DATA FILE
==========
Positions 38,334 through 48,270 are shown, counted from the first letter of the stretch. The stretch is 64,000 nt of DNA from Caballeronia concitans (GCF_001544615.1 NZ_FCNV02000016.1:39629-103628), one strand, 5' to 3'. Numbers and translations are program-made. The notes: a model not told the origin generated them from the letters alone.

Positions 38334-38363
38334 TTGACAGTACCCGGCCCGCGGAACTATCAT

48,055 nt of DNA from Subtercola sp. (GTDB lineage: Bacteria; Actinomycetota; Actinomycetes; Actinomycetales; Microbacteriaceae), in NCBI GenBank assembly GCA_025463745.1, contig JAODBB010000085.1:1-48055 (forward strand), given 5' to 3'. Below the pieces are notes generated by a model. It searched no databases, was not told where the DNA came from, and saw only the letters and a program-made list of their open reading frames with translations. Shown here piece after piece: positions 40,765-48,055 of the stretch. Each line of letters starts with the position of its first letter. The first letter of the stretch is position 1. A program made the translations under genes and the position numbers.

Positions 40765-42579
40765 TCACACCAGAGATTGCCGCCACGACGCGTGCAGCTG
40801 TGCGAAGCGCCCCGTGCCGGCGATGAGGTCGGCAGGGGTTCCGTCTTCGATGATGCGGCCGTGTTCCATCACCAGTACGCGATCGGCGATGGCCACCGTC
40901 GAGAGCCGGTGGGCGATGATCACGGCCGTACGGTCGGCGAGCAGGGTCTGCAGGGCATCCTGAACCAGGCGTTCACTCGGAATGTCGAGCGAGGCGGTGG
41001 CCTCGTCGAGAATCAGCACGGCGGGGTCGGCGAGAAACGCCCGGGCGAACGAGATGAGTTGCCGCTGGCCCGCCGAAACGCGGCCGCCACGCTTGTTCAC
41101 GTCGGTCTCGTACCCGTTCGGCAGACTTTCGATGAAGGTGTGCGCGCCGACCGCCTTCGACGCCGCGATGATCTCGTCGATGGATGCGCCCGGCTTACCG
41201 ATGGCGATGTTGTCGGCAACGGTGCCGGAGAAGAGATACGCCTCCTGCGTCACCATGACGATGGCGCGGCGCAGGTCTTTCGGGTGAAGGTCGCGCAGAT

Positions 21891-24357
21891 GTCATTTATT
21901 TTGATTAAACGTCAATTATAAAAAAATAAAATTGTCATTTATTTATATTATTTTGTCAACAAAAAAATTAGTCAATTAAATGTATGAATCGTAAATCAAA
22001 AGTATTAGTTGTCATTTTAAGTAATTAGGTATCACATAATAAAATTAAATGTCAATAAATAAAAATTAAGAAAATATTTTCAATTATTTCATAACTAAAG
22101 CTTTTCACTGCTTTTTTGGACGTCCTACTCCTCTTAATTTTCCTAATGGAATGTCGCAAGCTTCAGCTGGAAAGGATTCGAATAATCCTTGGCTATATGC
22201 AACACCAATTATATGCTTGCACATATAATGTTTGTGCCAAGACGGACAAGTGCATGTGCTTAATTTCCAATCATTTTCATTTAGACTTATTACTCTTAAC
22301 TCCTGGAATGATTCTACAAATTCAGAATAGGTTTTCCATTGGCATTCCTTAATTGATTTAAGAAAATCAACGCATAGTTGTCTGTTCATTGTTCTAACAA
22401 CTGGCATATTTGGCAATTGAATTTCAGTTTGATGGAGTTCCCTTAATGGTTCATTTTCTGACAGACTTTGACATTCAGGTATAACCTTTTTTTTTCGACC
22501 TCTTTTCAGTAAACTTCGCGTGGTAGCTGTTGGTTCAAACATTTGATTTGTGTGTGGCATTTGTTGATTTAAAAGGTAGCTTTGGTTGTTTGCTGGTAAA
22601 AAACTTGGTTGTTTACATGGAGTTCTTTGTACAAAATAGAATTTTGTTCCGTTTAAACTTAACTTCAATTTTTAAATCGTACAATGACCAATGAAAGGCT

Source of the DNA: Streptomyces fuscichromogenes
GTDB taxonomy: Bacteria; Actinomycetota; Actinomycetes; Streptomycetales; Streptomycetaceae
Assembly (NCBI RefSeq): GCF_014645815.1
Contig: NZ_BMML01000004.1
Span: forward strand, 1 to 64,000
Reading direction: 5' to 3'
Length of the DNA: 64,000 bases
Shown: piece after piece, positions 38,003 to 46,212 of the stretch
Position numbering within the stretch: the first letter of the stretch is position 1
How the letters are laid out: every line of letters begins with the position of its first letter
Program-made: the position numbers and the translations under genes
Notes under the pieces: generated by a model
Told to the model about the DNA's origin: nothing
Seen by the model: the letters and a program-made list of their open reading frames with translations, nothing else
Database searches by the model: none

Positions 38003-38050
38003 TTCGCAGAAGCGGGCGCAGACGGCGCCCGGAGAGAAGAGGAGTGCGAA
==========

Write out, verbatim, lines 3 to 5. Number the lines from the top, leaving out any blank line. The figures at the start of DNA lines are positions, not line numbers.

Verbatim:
38334 TTGACAGTACCCGGCCCGCGGAACTATCAT

48,055 nt of DNA from Subtercola sp. (GTDB lineage: Bacteria; Actinomycetota; Actinomycetes; Actinomycetales; Microbacteriaceae), in NCBI GenBank assembly GCA_025463745.1, contig JAODBB010000085.1:1-48055 (forward strand), given 5' to 3'. Below the pieces are notes generated by a model. It searched no databases, was not told where the DNA came from, and saw only the letters and a program-made list of their open reading frames with translations. Shown here piece after piece: positions 40,765-48,055 of the stretch. Each line of letters starts with the position of its first letter. The first letter of the stretch is position 1. A program made the translations under genes and the position numbers.

Positions 40765-42579